As I mentioned in a previous post, I am mapping out where and how each seed is planted in the beds. This may seem to be overwrought but I do not think so. The reason I am doing this is so that I can know what each seedling is as it grows so that I can watch it’s morphology change, be alert to the different types of insect predators, see which seeds do not like this soil, see which are thriving, which like being next to the other, etc. I think it is worth the time to know what I have planted, where and when so that this sort of analysis is easier.

I am also planting in the vein of “Square Foot Gardening” (though with some pretty big differences) by Mel Bartholomew which means that I am planting intensively. I am also seeding in companion crops to bolster the health of the micro-ecosystems I am creating.

The four maps below are for the beds we have completed and seeded. I have also put a link to the flickr page for each if you would like to look at the images closer up. There are two more 8×16 beds and then a 8×8 bed. We are also finishing off the 4×8 bed for the asparagus (companion planted with tomatoes? perhaps though I am still thinking about it)

Bed 2

Flickr link

Bed 3

Flickr link

Bed 4

Flickr link

Bed 5

Flickr link

More to come!

Related Posts:

Enter the Flea Beetle

Posted by Nika On June - 7 - 2007

See that little black speck to the right of center? That little guy is eating little holes in some of my tomatoes and also in some of the other seedlings.

I looked on the internet and have found that it is called a Flea Beetle. When you go to pick them off the leaf you have to be careful because they will jump away like a flea. They are very easy to kill tho, very unlike a flea.

Since this is an organic garden, I want to deal with this problem with no chemicals.

The internet says to:

  • Use covers (not an option because these guys likely came with the dirt)
  • Use a trap crop like radishes
  • Use a pesticide
  • Use onion or garlic or pepper spray

Its this last one that I will be trying today. I am going to get some garlic and make a solution of it and then swab it onto my affected plants. I am going to start it off at a relatively (as it seems to me) concentration.

I am also having another issue.

My transplanted pimento peppers (Bonnie from Walmart) are growing some gnarly looking leaves since their transplantation. Is this a fertilizer issue? A too much water issue? A pH issue? If you know, drop me a note!

Ed is working on the fifth bed today, 6th soon and then a large 8×8 herb garden.

We got some Mary Washington asparagus (with a bonus extra pack), 40 in all. Now we are deciding where we will put these guys. As you may know, eating these wont happen until like 3 years from now. They take up a lot of space vertically so they do not want to be IN the garden…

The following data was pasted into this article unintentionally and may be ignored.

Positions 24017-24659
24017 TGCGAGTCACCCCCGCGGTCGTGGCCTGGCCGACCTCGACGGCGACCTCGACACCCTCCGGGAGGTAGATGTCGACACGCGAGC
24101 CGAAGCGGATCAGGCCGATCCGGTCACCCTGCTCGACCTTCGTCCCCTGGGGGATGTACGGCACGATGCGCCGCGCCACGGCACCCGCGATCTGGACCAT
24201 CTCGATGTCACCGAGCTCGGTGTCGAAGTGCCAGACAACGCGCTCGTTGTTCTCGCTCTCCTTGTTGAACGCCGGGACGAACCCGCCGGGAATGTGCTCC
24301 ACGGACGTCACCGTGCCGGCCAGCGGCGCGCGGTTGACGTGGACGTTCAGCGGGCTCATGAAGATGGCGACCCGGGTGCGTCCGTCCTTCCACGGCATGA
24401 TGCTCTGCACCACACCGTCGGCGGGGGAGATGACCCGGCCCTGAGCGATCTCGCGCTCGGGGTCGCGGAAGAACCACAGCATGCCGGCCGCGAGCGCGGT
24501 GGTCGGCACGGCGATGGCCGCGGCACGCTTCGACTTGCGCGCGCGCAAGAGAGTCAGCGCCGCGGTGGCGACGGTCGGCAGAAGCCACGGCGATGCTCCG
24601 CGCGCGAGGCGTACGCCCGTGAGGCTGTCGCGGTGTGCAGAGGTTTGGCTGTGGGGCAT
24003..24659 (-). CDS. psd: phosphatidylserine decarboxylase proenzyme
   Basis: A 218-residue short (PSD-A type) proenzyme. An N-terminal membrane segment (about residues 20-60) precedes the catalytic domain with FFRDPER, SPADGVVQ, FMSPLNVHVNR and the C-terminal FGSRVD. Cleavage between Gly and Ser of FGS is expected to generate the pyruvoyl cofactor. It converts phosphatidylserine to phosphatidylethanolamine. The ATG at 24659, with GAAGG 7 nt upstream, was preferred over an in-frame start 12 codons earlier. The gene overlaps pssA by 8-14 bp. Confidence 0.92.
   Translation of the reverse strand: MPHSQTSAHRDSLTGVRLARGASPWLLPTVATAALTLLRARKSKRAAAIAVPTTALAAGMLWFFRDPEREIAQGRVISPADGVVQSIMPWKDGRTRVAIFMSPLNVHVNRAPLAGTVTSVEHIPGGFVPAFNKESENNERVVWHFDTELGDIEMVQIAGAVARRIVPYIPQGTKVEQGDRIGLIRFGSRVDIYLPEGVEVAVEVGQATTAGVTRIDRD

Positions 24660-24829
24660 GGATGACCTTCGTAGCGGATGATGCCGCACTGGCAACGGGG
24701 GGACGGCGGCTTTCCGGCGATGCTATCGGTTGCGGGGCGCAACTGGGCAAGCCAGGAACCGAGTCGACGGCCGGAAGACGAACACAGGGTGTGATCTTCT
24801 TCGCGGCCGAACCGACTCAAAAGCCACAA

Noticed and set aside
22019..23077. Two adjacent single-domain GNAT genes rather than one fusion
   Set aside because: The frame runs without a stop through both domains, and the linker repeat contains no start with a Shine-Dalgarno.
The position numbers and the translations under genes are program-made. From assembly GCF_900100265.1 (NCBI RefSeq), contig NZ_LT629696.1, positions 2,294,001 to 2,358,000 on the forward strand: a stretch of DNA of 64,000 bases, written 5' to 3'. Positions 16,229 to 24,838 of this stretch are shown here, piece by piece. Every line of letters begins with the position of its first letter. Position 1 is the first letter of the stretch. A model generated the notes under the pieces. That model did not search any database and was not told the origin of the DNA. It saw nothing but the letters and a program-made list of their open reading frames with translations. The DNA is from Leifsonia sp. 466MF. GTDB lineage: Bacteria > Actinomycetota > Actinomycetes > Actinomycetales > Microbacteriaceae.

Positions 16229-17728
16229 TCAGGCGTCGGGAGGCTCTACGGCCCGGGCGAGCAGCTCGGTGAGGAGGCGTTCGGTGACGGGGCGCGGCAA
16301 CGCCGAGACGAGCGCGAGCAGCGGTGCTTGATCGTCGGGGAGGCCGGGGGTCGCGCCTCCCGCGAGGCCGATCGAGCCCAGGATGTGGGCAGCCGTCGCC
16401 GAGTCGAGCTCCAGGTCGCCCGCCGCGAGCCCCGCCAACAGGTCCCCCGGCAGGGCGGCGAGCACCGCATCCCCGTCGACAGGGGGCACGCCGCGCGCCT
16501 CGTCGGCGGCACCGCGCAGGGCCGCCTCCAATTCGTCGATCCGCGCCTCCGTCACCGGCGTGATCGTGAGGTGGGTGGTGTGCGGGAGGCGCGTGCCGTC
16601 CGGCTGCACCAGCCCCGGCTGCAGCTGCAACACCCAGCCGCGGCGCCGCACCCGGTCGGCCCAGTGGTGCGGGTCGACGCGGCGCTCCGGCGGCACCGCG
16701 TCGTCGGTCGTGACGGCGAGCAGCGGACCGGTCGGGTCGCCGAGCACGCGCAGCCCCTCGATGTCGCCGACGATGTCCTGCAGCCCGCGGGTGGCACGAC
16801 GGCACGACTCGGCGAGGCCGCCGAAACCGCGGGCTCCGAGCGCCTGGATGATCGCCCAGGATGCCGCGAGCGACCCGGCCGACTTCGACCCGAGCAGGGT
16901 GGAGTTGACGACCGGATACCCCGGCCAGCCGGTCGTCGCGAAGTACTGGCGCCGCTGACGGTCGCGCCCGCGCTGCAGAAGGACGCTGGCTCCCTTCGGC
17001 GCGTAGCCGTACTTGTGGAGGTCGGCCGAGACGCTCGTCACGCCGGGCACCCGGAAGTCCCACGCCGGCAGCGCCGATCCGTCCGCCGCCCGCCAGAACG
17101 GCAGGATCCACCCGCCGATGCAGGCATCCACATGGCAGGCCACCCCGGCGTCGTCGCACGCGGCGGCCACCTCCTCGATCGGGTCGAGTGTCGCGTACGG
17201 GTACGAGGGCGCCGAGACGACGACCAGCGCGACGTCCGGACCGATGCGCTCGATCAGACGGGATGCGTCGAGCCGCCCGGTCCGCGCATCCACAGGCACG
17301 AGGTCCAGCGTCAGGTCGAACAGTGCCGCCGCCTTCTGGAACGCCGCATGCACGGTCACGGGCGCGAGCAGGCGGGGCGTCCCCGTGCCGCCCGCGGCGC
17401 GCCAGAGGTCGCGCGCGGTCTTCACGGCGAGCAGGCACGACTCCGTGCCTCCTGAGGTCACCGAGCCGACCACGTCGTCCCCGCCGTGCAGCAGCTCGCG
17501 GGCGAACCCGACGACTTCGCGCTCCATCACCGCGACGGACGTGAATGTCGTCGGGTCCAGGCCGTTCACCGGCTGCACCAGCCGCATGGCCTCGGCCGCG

I am still working on the 4th garden in terms of seed placement, almost there. I am also working on seeding in the companion crops to help deal with bugs and get some synergistic benefits.

This guy is growing like a weed but we are not going to weed him.

Four beds rising

Posted by Nika On June - 6 - 2007

Here is the latest panorama. You can see that Ed has finished the 4th bed on the right! I need to plant that one and the ends of the bed furthest to the left.

I have put a small preview of the map template for each bed (below). I measured the pH of various parts of each bed (as well as nutrient content) so I will be adding that to the maps as well. I will share those when I finish them.

Every day I spend time picking weedlets. I use it as a growing zazen practice. Its precious quiet time.

Sometimes I put on my Maya wrap and take Baby Oh out so he can have some freedom from the tyranny of the older middle 3 year old sister.

He loves it. He listens to the birds, he watches me weed, he doesn’t make a sound and has huge eyes, looking at everything.

Here is bit of an update on the most advanced bed.

The mesclun has moved on to it’s secondary leaves and is looking much like mesclun. Its almost time to plant the next batch in the succession.

The radishes have also gotten their secondary leaves. These are the itchy scratchy ones.

Here is the cinnamon basil which has ALREADY gone to flower. I snipped them and have pruned it to make sure its going to get bushy.

Rainy updates

Posted by Nika On June - 1 - 2007

Thankfully, rain and mist has been our weather so our plants are germinating and growing nicely.

Dragon carrots, horizontally.

Seeds of Change basil diversity pack of 6 types of basils.

  • Genovese Basil
  • Greek Basil
  • Cinnamon Basil
  • Lemon Basil
  • Lime Basil
  • Opal Purple Basil

View from the end of one of the beds.

About Me

We are a family of 5, including Nika, Ed, Q (14), KD (7), and Baby Oh (4). We garden 1024 square feet of raised beds plus assorted permacultural plantings. We also have 13 LaMancha dairy goats, 40 chickens, and one guard llama.



    r20220616_161752_1039no name definedTenebrosoPiano